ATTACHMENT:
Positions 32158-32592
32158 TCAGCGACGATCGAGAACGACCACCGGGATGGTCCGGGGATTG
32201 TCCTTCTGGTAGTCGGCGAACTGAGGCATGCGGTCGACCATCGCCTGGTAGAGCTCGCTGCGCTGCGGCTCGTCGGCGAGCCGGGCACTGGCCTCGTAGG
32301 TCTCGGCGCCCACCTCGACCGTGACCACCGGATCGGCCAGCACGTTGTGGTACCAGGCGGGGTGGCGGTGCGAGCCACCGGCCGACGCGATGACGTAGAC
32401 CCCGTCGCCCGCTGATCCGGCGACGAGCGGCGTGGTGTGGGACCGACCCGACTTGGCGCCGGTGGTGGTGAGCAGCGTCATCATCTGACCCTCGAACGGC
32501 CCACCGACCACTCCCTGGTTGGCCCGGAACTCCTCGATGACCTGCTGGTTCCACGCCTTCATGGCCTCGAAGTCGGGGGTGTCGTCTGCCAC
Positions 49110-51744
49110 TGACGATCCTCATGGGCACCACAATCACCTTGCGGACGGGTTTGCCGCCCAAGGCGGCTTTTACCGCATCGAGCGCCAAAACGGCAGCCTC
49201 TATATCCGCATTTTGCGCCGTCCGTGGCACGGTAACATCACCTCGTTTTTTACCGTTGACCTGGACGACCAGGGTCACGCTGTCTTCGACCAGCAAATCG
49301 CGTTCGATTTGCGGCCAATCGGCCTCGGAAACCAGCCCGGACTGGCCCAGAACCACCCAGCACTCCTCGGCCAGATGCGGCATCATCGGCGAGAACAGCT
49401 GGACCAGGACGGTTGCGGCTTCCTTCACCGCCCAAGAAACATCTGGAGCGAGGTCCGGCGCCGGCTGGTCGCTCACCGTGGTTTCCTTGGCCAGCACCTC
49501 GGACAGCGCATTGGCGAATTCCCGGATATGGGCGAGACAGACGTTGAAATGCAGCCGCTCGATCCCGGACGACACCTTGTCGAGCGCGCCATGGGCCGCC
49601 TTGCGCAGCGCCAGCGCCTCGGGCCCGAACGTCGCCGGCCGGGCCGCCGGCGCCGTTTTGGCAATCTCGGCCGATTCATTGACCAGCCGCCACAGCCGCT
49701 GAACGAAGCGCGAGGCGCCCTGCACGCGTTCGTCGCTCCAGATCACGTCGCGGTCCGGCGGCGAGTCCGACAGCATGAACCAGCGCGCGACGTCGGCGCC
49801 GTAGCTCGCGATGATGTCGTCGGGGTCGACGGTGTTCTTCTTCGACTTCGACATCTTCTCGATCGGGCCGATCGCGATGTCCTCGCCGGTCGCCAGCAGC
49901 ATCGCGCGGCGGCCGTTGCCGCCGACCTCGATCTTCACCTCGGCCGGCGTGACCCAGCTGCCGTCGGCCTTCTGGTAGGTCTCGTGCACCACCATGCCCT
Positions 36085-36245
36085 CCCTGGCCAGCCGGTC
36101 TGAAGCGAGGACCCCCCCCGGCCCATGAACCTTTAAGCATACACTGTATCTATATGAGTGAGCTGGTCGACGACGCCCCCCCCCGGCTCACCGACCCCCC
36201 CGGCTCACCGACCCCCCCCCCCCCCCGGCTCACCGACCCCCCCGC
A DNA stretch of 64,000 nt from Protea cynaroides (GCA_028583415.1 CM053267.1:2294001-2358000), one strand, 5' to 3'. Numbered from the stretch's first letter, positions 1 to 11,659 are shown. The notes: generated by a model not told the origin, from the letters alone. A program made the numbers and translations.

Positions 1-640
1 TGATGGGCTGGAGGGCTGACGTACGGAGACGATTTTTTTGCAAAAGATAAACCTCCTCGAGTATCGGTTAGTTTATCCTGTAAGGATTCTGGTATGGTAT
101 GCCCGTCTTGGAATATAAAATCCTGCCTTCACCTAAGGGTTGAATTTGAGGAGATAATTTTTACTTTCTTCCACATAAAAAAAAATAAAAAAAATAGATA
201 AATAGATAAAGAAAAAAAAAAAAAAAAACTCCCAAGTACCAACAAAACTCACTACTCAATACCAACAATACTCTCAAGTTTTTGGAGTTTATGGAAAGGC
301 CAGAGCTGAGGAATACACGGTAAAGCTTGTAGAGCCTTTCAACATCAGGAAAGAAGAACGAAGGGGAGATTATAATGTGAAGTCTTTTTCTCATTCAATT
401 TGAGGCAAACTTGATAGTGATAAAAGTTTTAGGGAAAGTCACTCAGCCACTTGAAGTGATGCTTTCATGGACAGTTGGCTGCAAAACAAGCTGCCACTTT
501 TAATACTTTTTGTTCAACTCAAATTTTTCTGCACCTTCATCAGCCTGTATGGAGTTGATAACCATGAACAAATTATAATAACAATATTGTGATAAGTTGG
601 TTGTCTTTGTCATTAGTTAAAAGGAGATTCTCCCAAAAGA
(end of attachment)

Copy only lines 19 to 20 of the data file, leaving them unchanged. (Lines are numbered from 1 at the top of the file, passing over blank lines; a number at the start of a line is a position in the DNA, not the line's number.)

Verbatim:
36101 TGAAGCGAGGACCCCCCCCGGCCCATGAACCTTTAAGCATACACTGTATCTATATGAGTGAGCTGGTCGACGACGCCCCCCCCCGGCTCACCGACCCCCC
36201 CGGCTCACCGACCCCCCCCCCCCCCCGGCTCACCGACCCCCCCGC